Yesterday I caught up with Rebecca Mead's Talk of the Town defense of liberal education in the June 7 issue. She notes that politicians, including the bright ones (like the President), tend to speak of education in strictly economic and vocational terms, i.e., in terms of jobs jobs jobs. They tend not to stump for education's value in enriching the quality of life. Then, she offers this example:
Consider Stephen Law, a professor of philosophy at the University of London, who started his working life delivering mail for the British postal service, began reading works of philosophy in his spare time, decided that he’d like to know more, and went on to study the discipline at City University, in London, and at Oxford University....Stephen Law is an excellent philosopher, and his War for Children's Minds is an impassioned defense of childhood.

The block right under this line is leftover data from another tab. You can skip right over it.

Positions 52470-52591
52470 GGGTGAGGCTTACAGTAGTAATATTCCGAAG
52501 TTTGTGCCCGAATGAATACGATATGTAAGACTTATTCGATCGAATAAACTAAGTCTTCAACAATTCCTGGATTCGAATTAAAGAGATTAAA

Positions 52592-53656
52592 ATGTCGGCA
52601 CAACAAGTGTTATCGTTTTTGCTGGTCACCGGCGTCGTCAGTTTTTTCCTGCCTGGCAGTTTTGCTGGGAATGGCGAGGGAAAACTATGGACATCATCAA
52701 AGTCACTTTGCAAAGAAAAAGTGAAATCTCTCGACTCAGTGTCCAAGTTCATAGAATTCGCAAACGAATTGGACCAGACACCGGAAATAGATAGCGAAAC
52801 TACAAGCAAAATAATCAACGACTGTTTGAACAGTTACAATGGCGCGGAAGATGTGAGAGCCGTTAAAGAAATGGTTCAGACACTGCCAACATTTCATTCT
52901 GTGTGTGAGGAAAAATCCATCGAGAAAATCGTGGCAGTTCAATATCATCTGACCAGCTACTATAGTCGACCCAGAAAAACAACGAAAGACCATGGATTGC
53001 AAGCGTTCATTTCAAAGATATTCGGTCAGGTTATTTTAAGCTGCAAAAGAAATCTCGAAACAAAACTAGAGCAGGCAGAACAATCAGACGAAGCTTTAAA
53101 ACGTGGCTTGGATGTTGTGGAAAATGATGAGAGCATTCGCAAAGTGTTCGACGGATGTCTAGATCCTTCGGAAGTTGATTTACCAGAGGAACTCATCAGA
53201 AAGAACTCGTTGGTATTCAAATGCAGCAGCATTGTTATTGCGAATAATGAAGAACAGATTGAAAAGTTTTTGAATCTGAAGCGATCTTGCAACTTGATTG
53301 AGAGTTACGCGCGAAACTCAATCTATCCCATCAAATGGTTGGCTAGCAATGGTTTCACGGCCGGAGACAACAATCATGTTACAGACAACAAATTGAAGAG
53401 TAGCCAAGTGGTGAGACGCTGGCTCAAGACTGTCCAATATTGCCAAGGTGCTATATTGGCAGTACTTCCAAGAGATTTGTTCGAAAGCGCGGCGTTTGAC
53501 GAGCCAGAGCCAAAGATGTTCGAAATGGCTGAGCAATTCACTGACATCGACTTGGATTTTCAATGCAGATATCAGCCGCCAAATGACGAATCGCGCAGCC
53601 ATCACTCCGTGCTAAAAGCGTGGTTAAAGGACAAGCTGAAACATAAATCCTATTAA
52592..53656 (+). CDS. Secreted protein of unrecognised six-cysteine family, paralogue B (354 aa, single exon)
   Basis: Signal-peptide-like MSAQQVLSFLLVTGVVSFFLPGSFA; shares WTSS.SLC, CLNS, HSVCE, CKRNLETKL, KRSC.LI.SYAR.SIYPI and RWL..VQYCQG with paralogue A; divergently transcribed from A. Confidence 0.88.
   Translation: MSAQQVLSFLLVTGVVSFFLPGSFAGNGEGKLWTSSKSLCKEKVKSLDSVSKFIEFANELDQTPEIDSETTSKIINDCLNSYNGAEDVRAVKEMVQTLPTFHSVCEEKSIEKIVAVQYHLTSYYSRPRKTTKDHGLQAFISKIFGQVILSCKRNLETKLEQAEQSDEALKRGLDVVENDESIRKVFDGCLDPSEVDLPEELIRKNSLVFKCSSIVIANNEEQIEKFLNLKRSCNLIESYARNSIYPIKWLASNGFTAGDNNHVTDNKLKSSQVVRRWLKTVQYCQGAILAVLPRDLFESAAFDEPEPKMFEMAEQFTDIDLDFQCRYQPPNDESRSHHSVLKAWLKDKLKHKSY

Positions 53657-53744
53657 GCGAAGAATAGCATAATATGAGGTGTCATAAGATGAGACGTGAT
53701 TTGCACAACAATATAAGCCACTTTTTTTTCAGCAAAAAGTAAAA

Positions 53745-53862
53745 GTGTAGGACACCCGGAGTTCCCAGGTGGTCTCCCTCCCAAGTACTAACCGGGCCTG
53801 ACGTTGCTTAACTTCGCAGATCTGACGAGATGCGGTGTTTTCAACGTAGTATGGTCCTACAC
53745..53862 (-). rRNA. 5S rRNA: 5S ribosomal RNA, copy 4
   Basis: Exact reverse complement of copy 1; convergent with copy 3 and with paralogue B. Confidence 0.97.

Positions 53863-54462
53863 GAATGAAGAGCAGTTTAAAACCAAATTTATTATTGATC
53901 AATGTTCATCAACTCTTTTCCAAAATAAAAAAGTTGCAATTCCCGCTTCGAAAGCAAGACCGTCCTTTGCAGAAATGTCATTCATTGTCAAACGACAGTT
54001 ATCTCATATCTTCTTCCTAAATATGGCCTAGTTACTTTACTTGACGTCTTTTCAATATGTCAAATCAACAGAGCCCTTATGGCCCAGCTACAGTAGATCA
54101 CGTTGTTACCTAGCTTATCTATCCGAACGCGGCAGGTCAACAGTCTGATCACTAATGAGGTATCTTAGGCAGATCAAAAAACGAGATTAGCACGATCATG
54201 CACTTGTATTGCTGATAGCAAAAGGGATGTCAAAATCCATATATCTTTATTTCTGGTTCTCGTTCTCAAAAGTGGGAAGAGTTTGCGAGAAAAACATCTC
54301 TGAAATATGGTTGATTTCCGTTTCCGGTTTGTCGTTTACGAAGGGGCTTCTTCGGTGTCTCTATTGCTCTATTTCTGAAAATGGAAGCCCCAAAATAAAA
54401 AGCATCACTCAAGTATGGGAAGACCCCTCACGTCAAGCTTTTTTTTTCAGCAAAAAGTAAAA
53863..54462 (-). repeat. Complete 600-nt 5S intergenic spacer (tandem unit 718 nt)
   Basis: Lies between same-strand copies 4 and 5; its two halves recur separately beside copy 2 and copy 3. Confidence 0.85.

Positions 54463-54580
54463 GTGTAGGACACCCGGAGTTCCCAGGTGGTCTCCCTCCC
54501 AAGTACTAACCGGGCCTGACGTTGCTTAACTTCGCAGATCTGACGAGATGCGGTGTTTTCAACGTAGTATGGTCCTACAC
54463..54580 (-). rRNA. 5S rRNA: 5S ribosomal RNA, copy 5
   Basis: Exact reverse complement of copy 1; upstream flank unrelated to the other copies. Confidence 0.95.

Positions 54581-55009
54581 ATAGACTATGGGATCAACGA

Mead concludes that we really don't need more accountants and numbers-crunchers and bean-counters and cubicle-dwellers. (That's not exactly what she says, but it's my takeaway.)
More thinkers, on the other hand, would be good. For "pragmatic" here, read "conventionally employable."
An argument might be made in favor of a student’s pursuing an education that is less, rather than more, pragmatic. (More theology, less accounting.) That way, regardless of each graduate’s ultimate path, all might be qualified to be carriers of arts and letters, of which the nation can never have too many.Some of our best thinkers-- besides Steve Law, John Prine (That's the way that the world goes round.. at the LoC) comes straight to mind-- were carriers too. We need both.